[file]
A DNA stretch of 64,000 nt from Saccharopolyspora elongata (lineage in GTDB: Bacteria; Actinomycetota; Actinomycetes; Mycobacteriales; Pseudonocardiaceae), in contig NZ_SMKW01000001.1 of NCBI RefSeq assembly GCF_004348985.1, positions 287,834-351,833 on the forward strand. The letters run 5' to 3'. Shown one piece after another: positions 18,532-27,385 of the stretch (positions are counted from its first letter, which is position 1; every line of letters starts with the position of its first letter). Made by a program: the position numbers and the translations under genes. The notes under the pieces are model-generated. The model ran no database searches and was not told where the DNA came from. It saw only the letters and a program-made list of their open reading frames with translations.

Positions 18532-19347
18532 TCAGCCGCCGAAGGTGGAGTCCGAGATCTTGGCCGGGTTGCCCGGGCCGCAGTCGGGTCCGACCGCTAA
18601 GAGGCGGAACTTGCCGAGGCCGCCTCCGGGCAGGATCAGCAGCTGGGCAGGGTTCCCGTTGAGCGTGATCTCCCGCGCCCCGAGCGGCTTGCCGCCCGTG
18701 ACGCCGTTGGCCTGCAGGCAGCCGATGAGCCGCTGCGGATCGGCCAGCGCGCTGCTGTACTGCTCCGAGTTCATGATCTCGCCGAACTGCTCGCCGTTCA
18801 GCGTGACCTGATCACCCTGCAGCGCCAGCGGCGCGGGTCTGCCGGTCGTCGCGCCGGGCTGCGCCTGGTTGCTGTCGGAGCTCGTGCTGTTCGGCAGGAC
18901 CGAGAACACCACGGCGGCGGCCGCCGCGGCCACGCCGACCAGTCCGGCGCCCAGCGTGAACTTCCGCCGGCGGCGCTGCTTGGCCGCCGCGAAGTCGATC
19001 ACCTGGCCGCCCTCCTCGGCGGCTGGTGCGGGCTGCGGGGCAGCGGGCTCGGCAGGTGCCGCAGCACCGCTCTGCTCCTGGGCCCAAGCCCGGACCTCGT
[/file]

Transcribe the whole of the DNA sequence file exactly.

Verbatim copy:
A DNA stretch of 64,000 nt from Saccharopolyspora elongata (lineage in GTDB: Bacteria; Actinomycetota; Actinomycetes; Mycobacteriales; Pseudonocardiaceae), in contig NZ_SMKW01000001.1 of NCBI RefSeq assembly GCF_004348985.1, positions 287,834-351,833 on the forward strand. The letters run 5' to 3'. Shown one piece after another: positions 18,532-27,385 of the stretch (positions are counted from its first letter, which is position 1; every line of letters starts with the position of its first letter). Made by a program: the position numbers and the translations under genes. The notes under the pieces are model-generated. The model ran no database searches and was not told where the DNA came from. It saw only the letters and a program-made list of their open reading frames with translations.

Positions 18532-19347
18532 TCAGCCGCCGAAGGTGGAGTCCGAGATCTTGGCCGGGTTGCCCGGGCCGCAGTCGGGTCCGACCGCTAA
18601 GAGGCGGAACTTGCCGAGGCCGCCTCCGGGCAGGATCAGCAGCTGGGCAGGGTTCCCGTTGAGCGTGATCTCCCGCGCCCCGAGCGGCTTGCCGCCCGTG
18701 ACGCCGTTGGCCTGCAGGCAGCCGATGAGCCGCTGCGGATCGGCCAGCGCGCTGCTGTACTGCTCCGAGTTCATGATCTCGCCGAACTGCTCGCCGTTCA
18801 GCGTGACCTGATCACCCTGCAGCGCCAGCGGCGCGGGTCTGCCGGTCGTCGCGCCGGGCTGCGCCTGGTTGCTGTCGGAGCTCGTGCTGTTCGGCAGGAC
18901 CGAGAACACCACGGCGGCGGCCGCCGCGGCCACGCCGACCAGTCCGGCGCCCAGCGTGAACTTCCGCCGGCGGCGCTGCTTGGCCGCCGCGAAGTCGATC
19001 ACCTGGCCGCCCTCCTCGGCGGCTGGTGCGGGCTGCGGGGCAGCGGGCTCGGCAGGTGCCGCAGCACCGCTCTGCTCCTGGGCCCAAGCCCGGACCTCGT